Passed in 1977, the Surface Mining Control and Reclamation Act (SMCRA) is a federal law that governs the operation and restoration of mine sites in the United States. A guiding principle of the legislation is that lands that have undergone surface mining should be restored to their “approximate original contours” (AOC). However, an exception known as the AOC variance permits a particularly devastating form of surface mining to take place in the mountains of central Appalachia. Known as mountaintop removal (MTR), it is especially prevalent in Kentucky, Tennessee, and West Virginia. The process entails clear-cutting native timber, using explosives to loosen soil and dislodge underlying rock, and then dumping this “fill” material in the headwaters of local streams. Once a seam of coal is exposed in this manner, power shovels and bulldozers are used to extract it and haul it away. Where multiple layers of coal exist, the process is repeated. To date, hundreds of mountains in central Appalachia have been leveled and thousands of miles of streams damaged, all in the name of producing “cheap” coal. In this paper, I weigh the perceived economic benefits of using mountaintop removal techniques against the social and environmental costs the practice exacts on local inhabitants and communities. More specifically, I use interview data collected from residents in southern West Virginia to provide a true accounting of this destructive process.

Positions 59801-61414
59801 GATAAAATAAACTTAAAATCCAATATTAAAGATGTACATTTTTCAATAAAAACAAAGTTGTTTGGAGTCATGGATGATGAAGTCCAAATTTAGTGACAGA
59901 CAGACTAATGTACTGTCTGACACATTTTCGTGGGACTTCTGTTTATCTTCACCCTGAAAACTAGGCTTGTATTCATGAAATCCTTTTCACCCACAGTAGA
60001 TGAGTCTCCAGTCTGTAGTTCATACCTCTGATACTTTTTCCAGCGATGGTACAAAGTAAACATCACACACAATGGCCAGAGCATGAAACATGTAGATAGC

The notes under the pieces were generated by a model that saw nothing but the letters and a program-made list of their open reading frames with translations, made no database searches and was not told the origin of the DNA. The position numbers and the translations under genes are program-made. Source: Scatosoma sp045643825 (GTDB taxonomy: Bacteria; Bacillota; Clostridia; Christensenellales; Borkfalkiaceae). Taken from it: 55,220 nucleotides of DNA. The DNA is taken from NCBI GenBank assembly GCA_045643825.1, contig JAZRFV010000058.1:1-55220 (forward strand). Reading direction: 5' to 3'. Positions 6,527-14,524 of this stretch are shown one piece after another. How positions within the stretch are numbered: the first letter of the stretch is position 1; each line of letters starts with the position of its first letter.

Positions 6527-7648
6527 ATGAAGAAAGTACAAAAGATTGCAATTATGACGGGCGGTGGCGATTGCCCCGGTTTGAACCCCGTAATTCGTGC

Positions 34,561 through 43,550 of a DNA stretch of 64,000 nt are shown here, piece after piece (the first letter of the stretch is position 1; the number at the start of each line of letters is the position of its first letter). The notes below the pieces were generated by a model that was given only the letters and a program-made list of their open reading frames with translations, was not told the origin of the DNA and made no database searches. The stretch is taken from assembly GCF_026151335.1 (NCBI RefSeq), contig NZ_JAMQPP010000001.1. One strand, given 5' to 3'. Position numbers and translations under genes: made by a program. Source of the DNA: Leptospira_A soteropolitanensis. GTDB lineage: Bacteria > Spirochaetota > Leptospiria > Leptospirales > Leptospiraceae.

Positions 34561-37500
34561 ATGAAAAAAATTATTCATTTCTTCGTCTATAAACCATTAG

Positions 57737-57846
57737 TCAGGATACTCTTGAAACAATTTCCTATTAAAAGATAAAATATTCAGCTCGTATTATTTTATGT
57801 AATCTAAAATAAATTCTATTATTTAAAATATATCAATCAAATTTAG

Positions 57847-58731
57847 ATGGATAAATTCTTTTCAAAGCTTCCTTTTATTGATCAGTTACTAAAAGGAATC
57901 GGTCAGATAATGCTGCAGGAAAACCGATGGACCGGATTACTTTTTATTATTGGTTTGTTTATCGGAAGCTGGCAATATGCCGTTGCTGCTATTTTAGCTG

Bernhard Debatin: Hydrofracking: Panacea or Pandemic? (Session B)

Fracking has been called a “game changer” for U.S. energy independence and economic revival. The extraction of shale gas and oil has brought a new fossil fuel boom. The Marcellus Shale in Appalachia is a significant gas producer; the Bakken Shale (North Dakota) and the Barnett Shale (Texas) are major oil producers. The United States already has overtaken Russian gas production and is expected to surpass Saudi Arabia and Russia as the world’s top oil producer by 2017. The gold-rush mood is contagious: Many European countries are hoping to exploit their formerly unrecoverable shale gas and oil fields. Poland is the leading force with shale gas production to begin in 2014. Other countries, including the Ukraine, are following. However, industry projections ignore that energy demands keep climbing and that shale hydrocarbons are a transient energy source with a steep decline rate. Moreover, as with any commercial technology, profitability is relative to the amount of externalized costs. Externalized side effects of fracking become increasingly visible, ranging from the significant air and water pollution due to lax regulations, to careless disposal of toxic fracking waste, to the disruption of communities in the fracking fields. My presentation will explore the public debate between lofty predictions of a new oil and gas plethora on the one hand, fueling the ideology of untrammeled fossil energy consumption, and the reality of externalizing costs at the expense of people and nature in environmental sacrifice zones on the other hand.